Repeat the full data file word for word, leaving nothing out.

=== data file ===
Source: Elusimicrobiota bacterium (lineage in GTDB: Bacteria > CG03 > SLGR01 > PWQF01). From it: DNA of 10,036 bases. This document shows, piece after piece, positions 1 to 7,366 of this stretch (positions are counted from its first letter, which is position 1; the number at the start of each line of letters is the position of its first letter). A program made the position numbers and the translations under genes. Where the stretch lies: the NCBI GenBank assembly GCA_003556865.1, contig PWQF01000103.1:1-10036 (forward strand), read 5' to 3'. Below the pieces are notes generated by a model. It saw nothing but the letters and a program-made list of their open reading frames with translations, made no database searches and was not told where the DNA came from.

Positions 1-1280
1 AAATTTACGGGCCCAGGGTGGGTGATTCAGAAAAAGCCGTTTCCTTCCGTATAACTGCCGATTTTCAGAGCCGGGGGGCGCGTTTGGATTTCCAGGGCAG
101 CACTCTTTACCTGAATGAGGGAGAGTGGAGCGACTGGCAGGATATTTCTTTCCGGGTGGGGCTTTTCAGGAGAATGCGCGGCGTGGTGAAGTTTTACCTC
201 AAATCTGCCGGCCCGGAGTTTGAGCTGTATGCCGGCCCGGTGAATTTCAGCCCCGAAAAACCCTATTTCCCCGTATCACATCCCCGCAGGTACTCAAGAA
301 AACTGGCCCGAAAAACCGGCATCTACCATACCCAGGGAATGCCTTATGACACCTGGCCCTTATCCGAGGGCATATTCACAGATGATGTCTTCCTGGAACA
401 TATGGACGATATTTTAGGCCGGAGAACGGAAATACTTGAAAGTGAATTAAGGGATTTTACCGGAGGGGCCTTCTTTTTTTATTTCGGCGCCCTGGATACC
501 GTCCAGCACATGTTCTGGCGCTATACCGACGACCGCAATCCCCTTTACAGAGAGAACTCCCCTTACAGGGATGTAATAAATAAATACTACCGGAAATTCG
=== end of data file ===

Source: Elusimicrobiota bacterium (lineage in GTDB: Bacteria > CG03 > SLGR01 > PWQF01). From it: DNA of 10,036 bases. This document shows, piece after piece, positions 1 to 7,366 of this stretch (positions are counted from its first letter, which is position 1; the number at the start of each line of letters is the position of its first letter). A program made the position numbers and the translations under genes. Where the stretch lies: the NCBI GenBank assembly GCA_003556865.1, contig PWQF01000103.1:1-10036 (forward strand), read 5' to 3'. Below the pieces are notes generated by a model. It saw nothing but the letters and a program-made list of their open reading frames with translations, made no database searches and was not told where the DNA came from.

Positions 1-1280
1 AAATTTACGGGCCCAGGGTGGGTGATTCAGAAAAAGCCGTTTCCTTCCGTATAACTGCCGATTTTCAGAGCCGGGGGGCGCGTTTGGATTTCCAGGGCAG
101 CACTCTTTACCTGAATGAGGGAGAGTGGAGCGACTGGCAGGATATTTCTTTCCGGGTGGGGCTTTTCAGGAGAATGCGCGGCGTGGTGAAGTTTTACCTC
201 AAATCTGCCGGCCCGGAGTTTGAGCTGTATGCCGGCCCGGTGAATTTCAGCCCCGAAAAACCCTATTTCCCCGTATCACATCCCCGCAGGTACTCAAGAA
301 AACTGGCCCGAAAAACCGGCATCTACCATACCCAGGGAATGCCTTATGACACCTGGCCCTTATCCGAGGGCATATTCACAGATGATGTCTTCCTGGAACA
401 TATGGACGATATTTTAGGCCGGAGAACGGAAATACTTGAAAGTGAATTAAGGGATTTTACCGGAGGGGCCTTCTTTTTTTATTTCGGCGCCCTGGATACC
501 GTCCAGCACATGTTCTGGCGCTATACCGACGACCGCAATCCCCTTTACAGAGAGAACTCCCCTTACAGGGATGTAATAAATAAATACTACCGGAAATTCG